Earthtalk: Do sunspots and solar flares affect climate change?

Scientists and skeptics of human-induced climate change differ in their answers.

One of the most spectacular solar flares ever recorded spanned more than 365,366 miles across.

Q: Don’t some scientists point to sunspots and solar wind as having more impact on climate change than human industrial activity?
David Noss, California, Md.

A: Sunspots are storms on the sun’s surface that are marked by intense magnetic activity and play host to solar flares and hot, gassy ejections from the sun’s corona. Scientists believe that the number of spots on the sun cycles over time, reaching a peak every 11 years or so.

Some studies indicate that sunspot activity overall has doubled in the past century. The apparent result here on Earth is that the sun glows brighter by about 0.1 percent now than it did 100 years ago.

Solar wind, according to NASA’s Marshall Space Flight Center, consists of magnetized plasma flares and, in some cases, is linked to sunspots. It emanates from the sun and influences galactic rays that may, in turn, affect atmospheric phenomena on Earth, such as cloud cover. But scientists admit that they have much to learn about phenomena such as sunspots and solar wind.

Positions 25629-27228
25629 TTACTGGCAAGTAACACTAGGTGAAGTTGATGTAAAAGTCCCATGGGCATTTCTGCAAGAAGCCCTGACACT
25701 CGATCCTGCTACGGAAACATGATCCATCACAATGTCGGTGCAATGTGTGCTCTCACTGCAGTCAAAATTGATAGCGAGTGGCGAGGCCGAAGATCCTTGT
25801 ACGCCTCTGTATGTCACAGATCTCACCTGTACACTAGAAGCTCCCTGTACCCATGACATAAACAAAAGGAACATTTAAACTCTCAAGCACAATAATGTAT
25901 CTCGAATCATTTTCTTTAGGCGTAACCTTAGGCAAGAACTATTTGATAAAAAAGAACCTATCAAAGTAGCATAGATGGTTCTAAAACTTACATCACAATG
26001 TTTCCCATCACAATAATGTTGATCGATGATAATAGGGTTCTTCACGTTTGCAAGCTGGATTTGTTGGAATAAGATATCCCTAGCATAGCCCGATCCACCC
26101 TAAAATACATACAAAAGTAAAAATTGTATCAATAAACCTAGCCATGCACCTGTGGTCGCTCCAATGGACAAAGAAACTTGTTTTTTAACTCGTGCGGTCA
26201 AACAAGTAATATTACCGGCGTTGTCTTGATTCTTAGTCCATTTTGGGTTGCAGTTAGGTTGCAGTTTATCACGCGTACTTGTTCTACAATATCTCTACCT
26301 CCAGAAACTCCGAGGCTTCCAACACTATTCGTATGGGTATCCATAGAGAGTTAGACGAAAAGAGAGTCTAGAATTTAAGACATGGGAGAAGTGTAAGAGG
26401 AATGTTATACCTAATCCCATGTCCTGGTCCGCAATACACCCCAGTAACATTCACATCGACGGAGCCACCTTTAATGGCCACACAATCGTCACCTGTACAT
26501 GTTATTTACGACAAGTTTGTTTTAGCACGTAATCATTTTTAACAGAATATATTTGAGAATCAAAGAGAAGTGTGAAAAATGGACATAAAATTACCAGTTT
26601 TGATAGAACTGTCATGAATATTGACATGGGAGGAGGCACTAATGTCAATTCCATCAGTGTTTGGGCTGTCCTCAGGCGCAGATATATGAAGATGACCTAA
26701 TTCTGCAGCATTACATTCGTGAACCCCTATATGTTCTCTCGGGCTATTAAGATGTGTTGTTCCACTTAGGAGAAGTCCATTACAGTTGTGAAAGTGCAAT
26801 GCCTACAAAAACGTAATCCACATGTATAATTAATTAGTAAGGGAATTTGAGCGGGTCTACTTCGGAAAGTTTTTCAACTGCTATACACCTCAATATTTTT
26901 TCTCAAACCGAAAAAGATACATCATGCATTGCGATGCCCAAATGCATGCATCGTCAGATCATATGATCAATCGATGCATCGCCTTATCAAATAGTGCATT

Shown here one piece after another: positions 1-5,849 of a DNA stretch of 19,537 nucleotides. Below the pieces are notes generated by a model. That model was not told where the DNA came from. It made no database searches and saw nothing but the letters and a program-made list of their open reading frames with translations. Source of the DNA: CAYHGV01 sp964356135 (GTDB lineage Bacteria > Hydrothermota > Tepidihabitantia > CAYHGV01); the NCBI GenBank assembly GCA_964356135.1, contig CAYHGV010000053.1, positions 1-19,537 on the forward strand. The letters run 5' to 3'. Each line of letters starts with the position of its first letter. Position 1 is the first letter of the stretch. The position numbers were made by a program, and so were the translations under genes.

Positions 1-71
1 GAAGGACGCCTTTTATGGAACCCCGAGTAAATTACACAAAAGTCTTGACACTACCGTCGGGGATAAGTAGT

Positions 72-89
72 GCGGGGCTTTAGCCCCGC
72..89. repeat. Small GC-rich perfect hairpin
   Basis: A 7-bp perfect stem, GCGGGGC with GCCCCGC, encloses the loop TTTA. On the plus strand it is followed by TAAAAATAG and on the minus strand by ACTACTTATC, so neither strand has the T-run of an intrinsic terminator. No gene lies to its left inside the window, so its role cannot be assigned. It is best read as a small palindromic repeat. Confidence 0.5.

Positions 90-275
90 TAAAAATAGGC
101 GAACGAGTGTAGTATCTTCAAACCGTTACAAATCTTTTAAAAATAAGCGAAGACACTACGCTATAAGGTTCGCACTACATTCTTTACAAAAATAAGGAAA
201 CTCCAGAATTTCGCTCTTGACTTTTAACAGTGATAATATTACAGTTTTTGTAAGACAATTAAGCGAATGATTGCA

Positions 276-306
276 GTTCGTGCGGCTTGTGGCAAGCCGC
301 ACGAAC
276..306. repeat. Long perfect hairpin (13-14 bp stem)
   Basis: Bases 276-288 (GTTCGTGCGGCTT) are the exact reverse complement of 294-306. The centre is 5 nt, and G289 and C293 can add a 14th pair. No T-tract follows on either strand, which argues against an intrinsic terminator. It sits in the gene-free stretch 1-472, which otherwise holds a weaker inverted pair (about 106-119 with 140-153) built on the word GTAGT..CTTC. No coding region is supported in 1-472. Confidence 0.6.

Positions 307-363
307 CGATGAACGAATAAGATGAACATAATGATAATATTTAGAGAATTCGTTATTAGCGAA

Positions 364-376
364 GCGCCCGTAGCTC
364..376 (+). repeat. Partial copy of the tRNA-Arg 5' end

Some skeptics of human-induced climate change blame global warming on natural variations in the sun’s output due to sunspots and/or solar wind. They say it’s no coincidence that an increase in sunspot activity and a run-up of global temperatures on Earth are happening concurrently. And they view regulation of carbon emissions as folly with negative ramifications for our economy and tried-and-true energy infrastructure. “[V]ariations in solar energy output have far more effect on Earth’s climate than soccer moms driving SUVs,” writes Southwestern Law School professor Joerg Knipprath in his Token Conservative blog.

Many climate scientists agree that sunspots and solar wind could be playing a role in climate change, but the vast majority view it as very minimal and attribute Earth’s warming primarily to emissions from industrial activity – and they have thousands of peer-reviewed studies to back up that claim.

Solar astronomer Peter Foukal of the firm Heliophysics Inc., who has tracked historical sunspot intensities at different places around the globe dating back four centuries, also concludes that such solar disturbances have little or no impact on global warming. Nevertheless, he adds, most up-to-date climate models incorporate the effects of the sun’s variable degree of brightness into their overall calculations.

Ironically, the only way to really find out if sunspots and solar wind are playing a larger role in climate change than most scientists now believe would be to significantly reduce our carbon emissions. Only in the absence of that potential driver will researchers be able to tell how much impact natural influences have on Earth’s climate.

Questions about living green? Send to: EarthTalk, c/o E - The Environmental Magazine, Box 5098, Westport, CT 06881 ; or

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